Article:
The handling of the H1N1 pandemic by the World Health Organization (WHO), EU agencies and national governments led to a "waste of large sums of public money, and unjustified scares and fears about the health risks faced by the European public", according to a report released by the Council of Europe.
The handling of the H1N1 pandemic by the World Health Organization (WHO), EU agencies and national governments led to a “waste of large sums of public money, and unjustified scares and fears about the health risks faced by the European public”, according to a report released by the Council of Europe. The report, prepared by UK MP Paul Flynn, identified evidence that the WHO had “vastly overrated” the seriousness of the situation, ultimately resulting in a distortion of public health priorities.
“This is a pandemic that never really was,” said Flynn, when presenting the report to the Social, Health and Family Affairs Committee of the Parliamentary Assembly of the Council of Europe.
The report is another blow to the WHO, which has been subject to a number of reviews and inquiries following its handling of the pandemic, which was declared on 11 June 2009.
One of Flynn’s particular concerns regarding the handling of the pandemic was the lack of transparency of the WHO’s decision-making processes and the possible influence of the pharmaceutical industry on some key decisions. This issue that has also been raised by a report produced in collaboration with the British Medical Journal (BMJ) and the Bureau of Investigative Journalism (The Bureau). According to this report, some experts advising the WHO had served as paid consultants to manufacturers of influenza drugs and vaccines; for instance, the report claims that key WHO guidance was authored by an influenza expert who had received payment for other work from Roche and GlaxoSmithKline, who manufacture Tamiflu and Relenza, respectively.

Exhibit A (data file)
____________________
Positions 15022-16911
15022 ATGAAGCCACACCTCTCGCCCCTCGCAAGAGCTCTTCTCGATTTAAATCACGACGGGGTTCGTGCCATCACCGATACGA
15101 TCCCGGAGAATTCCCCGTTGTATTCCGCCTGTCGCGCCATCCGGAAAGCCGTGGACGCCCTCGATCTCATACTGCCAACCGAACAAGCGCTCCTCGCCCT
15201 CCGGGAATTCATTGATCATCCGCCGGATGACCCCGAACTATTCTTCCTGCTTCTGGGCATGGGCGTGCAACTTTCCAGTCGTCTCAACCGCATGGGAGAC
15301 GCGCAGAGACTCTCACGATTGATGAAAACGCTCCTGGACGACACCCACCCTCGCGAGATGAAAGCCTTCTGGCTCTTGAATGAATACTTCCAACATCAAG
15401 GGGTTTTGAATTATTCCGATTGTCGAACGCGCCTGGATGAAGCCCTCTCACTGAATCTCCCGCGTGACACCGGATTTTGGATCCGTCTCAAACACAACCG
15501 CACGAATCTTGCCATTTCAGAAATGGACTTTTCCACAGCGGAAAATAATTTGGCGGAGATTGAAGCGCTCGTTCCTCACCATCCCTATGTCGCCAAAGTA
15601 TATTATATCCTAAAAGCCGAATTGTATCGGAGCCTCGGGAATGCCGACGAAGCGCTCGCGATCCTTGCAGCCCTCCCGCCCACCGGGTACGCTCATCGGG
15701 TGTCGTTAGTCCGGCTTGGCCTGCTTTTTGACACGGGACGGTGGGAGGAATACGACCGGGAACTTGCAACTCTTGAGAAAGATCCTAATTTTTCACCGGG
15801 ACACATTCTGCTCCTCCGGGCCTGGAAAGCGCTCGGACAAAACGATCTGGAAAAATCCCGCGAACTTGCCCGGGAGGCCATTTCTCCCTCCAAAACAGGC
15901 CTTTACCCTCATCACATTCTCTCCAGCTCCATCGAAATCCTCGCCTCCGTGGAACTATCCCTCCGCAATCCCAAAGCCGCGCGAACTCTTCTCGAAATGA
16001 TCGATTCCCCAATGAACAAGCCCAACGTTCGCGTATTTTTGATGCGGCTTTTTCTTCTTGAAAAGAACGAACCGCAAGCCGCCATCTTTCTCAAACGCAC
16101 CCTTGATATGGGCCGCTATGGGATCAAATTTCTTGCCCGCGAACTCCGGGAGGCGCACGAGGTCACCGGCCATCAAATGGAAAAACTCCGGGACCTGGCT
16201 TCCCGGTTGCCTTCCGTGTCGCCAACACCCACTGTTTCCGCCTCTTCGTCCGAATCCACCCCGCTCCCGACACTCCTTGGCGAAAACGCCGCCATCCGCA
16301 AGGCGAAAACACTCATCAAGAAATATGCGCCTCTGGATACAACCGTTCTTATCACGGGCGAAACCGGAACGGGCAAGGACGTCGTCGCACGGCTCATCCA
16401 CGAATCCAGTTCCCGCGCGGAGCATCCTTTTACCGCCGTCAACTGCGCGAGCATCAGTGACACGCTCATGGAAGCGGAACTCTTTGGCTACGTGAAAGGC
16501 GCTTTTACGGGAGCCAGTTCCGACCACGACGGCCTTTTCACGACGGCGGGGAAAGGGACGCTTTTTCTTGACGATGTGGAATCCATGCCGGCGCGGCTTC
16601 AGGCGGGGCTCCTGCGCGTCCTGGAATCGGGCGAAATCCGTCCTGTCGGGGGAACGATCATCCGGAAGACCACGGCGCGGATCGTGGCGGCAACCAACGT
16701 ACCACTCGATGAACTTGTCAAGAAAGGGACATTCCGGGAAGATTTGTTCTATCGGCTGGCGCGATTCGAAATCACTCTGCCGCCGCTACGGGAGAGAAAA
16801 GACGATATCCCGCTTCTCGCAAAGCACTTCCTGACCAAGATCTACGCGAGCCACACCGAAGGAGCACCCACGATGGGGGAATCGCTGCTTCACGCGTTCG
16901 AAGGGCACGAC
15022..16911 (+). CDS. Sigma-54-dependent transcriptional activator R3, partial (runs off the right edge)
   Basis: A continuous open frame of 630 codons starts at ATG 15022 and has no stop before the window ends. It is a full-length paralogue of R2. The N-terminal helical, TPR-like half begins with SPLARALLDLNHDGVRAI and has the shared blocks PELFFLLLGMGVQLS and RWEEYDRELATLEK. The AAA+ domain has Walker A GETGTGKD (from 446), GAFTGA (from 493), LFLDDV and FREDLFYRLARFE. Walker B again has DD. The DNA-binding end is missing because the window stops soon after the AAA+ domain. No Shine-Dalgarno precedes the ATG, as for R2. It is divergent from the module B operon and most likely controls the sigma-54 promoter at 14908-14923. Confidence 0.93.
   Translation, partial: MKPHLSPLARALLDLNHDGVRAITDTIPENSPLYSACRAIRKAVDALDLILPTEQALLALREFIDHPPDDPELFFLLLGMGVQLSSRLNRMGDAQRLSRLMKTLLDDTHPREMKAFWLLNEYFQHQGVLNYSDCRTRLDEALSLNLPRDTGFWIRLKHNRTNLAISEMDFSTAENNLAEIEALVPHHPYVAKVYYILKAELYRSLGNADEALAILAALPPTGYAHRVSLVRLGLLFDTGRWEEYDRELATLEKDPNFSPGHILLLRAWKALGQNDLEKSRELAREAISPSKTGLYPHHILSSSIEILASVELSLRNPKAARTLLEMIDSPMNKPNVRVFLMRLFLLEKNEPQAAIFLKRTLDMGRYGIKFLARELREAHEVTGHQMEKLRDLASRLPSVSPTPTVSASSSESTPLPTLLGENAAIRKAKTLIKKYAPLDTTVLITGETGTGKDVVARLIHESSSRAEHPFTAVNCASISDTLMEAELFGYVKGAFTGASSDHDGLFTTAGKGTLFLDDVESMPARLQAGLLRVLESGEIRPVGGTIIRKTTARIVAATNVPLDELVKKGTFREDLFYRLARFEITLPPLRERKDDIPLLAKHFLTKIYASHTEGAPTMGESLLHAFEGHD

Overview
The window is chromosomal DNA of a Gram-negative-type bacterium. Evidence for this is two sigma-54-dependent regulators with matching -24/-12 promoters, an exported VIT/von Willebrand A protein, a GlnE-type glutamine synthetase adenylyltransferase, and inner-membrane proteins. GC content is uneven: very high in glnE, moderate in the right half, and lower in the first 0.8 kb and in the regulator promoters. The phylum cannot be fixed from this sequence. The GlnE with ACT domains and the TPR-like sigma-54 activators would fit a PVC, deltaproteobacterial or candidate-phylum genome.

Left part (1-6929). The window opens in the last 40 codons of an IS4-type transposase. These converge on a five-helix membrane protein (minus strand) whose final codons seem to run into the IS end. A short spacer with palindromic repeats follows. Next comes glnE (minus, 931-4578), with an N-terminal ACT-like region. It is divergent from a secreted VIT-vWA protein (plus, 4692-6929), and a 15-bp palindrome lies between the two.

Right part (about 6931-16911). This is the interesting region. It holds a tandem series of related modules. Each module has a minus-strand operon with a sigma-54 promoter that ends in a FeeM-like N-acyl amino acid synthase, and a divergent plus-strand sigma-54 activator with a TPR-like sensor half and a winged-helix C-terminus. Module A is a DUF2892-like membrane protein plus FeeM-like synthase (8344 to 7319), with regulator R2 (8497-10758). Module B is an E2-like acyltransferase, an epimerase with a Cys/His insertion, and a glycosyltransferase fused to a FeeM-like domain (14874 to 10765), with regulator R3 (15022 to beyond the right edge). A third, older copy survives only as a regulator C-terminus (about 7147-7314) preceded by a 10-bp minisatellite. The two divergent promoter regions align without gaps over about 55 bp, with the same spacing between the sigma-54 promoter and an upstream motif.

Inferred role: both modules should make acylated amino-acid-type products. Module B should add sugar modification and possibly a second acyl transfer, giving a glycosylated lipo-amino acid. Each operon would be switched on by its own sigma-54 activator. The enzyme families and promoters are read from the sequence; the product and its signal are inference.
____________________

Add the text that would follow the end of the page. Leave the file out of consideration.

“The existence of these conflicts of interest is of grave concern, more so because the WHO has not been transparent about them,” said Fiona Godlee, Editor in Chief of the BMJ, in a statement.
The BMJ/The Bureau report concludes that the current system is “struggling to manage the inherent conflict between the pharmaceutical industry, WHO, and the global public health system”, and stresses that although planning for the worst is a sensible approach, there are “damaging issues” that must be addressed.”
Both reports believe that there should be greater transparency and better governance in public health, and both highlight the importance of rebuilding public confidence in health decisions taken by the WHO and European and national authorities. Flynn’s report includes a number of recommendations, including the “urgent” need for a thorough review of decisions taken by public health authorities during the H1N1 pandemic.
Godlee also believes that the decisions made during the pandemic must be evaluated “with full disclosure of the evidence behind the decisions, the names of those contributing to the decisions, and their conflicts of interest”.